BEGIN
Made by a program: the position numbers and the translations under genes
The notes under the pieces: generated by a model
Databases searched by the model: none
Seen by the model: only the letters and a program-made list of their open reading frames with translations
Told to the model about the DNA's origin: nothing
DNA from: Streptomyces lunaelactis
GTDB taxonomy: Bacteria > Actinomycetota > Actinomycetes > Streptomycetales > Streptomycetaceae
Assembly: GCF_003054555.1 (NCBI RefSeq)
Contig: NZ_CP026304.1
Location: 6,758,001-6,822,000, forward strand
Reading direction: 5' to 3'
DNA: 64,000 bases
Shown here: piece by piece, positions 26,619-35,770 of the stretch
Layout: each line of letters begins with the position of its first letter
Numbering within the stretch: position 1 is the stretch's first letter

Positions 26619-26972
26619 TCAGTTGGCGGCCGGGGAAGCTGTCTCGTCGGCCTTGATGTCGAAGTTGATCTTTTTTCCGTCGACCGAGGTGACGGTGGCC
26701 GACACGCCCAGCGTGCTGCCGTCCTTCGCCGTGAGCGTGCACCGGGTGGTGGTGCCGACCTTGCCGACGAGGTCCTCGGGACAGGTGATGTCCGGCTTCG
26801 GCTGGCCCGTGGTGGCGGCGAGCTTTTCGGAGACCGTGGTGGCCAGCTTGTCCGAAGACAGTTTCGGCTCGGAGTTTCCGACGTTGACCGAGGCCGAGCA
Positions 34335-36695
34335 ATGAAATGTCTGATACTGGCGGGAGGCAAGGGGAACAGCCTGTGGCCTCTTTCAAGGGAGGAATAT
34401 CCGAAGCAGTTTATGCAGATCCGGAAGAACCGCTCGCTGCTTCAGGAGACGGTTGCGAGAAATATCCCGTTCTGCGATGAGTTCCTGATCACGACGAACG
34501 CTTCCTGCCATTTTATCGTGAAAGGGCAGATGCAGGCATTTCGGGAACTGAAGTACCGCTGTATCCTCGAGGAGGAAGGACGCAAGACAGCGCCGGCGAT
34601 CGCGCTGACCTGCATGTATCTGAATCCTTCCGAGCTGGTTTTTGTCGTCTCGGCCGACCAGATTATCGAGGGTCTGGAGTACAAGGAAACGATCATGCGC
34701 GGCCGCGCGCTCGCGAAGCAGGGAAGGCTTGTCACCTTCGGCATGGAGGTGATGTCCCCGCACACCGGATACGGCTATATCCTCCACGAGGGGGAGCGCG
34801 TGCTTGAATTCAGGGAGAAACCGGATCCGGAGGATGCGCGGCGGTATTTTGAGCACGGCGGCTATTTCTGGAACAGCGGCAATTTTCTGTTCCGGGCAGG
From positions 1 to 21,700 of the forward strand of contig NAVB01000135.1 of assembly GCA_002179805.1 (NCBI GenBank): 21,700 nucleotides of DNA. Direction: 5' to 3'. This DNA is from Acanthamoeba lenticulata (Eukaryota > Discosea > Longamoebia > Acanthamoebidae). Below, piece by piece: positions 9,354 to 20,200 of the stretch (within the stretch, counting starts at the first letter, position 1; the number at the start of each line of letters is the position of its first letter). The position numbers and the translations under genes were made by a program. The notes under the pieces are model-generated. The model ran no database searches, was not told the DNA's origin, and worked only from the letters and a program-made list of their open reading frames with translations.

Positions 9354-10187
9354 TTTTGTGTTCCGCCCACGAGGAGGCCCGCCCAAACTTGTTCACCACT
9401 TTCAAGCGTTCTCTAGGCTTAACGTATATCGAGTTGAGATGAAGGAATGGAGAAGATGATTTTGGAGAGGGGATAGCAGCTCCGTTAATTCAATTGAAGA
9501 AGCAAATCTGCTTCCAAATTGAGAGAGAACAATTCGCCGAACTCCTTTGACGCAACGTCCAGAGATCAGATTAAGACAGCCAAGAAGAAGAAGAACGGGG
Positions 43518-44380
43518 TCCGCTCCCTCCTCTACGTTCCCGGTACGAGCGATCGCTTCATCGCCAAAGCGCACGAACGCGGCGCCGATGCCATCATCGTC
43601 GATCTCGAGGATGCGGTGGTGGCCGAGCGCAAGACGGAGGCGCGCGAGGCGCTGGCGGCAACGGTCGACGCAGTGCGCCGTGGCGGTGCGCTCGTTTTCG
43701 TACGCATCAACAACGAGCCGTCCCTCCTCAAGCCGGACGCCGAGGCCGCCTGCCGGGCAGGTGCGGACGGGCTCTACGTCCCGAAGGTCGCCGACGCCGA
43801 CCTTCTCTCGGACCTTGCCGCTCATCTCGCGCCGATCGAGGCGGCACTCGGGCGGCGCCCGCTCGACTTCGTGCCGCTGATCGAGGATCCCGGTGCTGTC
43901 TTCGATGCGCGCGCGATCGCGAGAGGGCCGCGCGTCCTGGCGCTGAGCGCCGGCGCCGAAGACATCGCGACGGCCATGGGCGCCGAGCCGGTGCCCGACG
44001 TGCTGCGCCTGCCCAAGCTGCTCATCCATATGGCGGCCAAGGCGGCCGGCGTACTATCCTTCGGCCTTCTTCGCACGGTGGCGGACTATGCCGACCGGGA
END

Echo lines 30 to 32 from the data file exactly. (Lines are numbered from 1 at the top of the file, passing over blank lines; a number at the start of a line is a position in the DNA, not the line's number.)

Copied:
9401 TTCAAGCGTTCTCTAGGCTTAACGTATATCGAGTTGAGATGAAGGAATGGAGAAGATGATTTTGGAGAGGGGATAGCAGCTCCGTTAATTCAATTGAAGA
9501 AGCAAATCTGCTTCCAAATTGAGAGAGAACAATTCGCCGAACTCCTTTGACGCAACGTCCAGAGATCAGATTAAGACAGCCAAGAAGAAGAAGAACGGGG
Positions 43518-44380